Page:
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PTH-028 Is Flexible Sigmoidoscopy ever Enough? an Audit of the Rates of Proximal Disease During Colonoscopy
  1. S Macdonald1,
  2. S Radhakrishnan1,
  3. E Seward1
  1. 1Gastroenterology, Whipps Cross Hospital, London, UK


Introduction There is debate about appropriate initial endoscopic investigation of patients with symptoms suggestive of colorectal cancer. Thompson (2008) proposed that for patients without iron deficiency anaemia or abdominal mass; Flexible Sigmoidoscopy (FS) should be first line with further colonoscopy only if significant distal colonic disease was detected. A proximal cancer miss rate of 1:500 patients over 60 years and 1:3000 below this age was reported. It was argued that this approach would significantly reduce costs and burden on patients.

However Lieberman (2000) reported 2.7% of asymptomatic patients screened with colonoscopy had proximal neoplasms without distal disease.

We have applied the Thompson criteria to our unit’s colonoscopy data to establish the rate of disease, both neoplastic and other, proximal to the splenic flexure which would have been missed by performing FS alone.

Methods All colonoscopies performed in our unit over 2 months were examined and those which met the Thompson criteria for FS were included. The procedure and pathology reports were reviewed and the number with proximal but without distal disease, and type of pathology was established. Adenoma with low grade dysplasia (LGD) was the minimum classification for neoplasm.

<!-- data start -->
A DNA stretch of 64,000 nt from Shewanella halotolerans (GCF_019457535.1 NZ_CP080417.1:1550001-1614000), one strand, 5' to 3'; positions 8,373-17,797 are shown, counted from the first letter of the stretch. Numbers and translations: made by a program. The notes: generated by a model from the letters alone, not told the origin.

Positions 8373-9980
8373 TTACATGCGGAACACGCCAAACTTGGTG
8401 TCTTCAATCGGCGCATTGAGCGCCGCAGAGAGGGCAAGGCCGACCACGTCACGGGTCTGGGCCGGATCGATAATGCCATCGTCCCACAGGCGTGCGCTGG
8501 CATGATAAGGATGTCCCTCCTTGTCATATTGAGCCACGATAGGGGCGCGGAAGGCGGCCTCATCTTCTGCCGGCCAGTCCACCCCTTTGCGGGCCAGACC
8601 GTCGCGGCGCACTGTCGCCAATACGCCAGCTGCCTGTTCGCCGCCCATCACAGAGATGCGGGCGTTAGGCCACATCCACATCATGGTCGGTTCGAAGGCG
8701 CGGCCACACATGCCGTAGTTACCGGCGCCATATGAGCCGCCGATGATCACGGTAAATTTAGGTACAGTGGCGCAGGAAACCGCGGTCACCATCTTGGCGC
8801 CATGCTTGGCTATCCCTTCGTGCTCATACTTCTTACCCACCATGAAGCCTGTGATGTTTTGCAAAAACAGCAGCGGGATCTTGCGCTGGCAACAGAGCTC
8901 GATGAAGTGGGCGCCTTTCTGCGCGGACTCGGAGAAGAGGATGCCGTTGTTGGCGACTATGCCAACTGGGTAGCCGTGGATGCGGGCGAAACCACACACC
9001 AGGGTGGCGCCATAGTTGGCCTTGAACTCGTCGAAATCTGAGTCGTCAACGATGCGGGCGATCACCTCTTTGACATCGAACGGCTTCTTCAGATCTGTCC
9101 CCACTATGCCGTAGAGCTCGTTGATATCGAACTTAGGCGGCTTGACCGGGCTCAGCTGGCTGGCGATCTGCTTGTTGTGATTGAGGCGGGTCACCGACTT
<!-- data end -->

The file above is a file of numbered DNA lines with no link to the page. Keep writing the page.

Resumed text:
Results 342 colonoscopies were reviewed and 200 met the Thompson criteria for FS. 17 (8.5%) patients had proximal disease without distal disease, of which 9 (53%) were neoplastic and 8 (47%) had significant other disease (87.5% inflammatory). Of the 82 patients > 60 years, it was found that 10 (12.1%) had significant disease, of which 8 (80%) were neoplastic (6 tubular adenoma with LGD, 2 tubulovillous adenoma with LGD). Of the 118 < 60 years, 7 (5.9%) had significant disease (85% inflammatory) and 1 (15%) neoplastic.

Conclusion 4.5% of patients who would have had a FS using Thompson criteria were found to have a proximal neoplasm. This is considerably higher than initially reported and more in keeping with data from colonoscopic bowel screening. When examined by age, nearly 1:10 patients over 60 years would have had a missed proximal neoplasm. This rate was 1:100 for those who were under 60 years. A considerable volume of proximal non-neoplastic disease, mainly inflammatory, would also be missed with FS examination (1:20 patients under 60 years). This study supports the use of colonoscopy for first line investigation of all patients with symptoms suggestive of colorectal cancer.

Disclosure of Interest None Declared.


  • Lieberman MD, Weiss DG, Bond JH, et al. Use of colonoscopy to screen asymptomatic adults for colorectal cancer. The New England Journal of Medicine 2000; 343: 162–168.

  • Thompson MR, Flashman KG, Wooldrage K, et al. Flexible sigmoidoscopy and whole colonic imaging in the diagnosis of cancer in patients with colorectal symptoms. British Journal of Surgery; 95:1140–1146.

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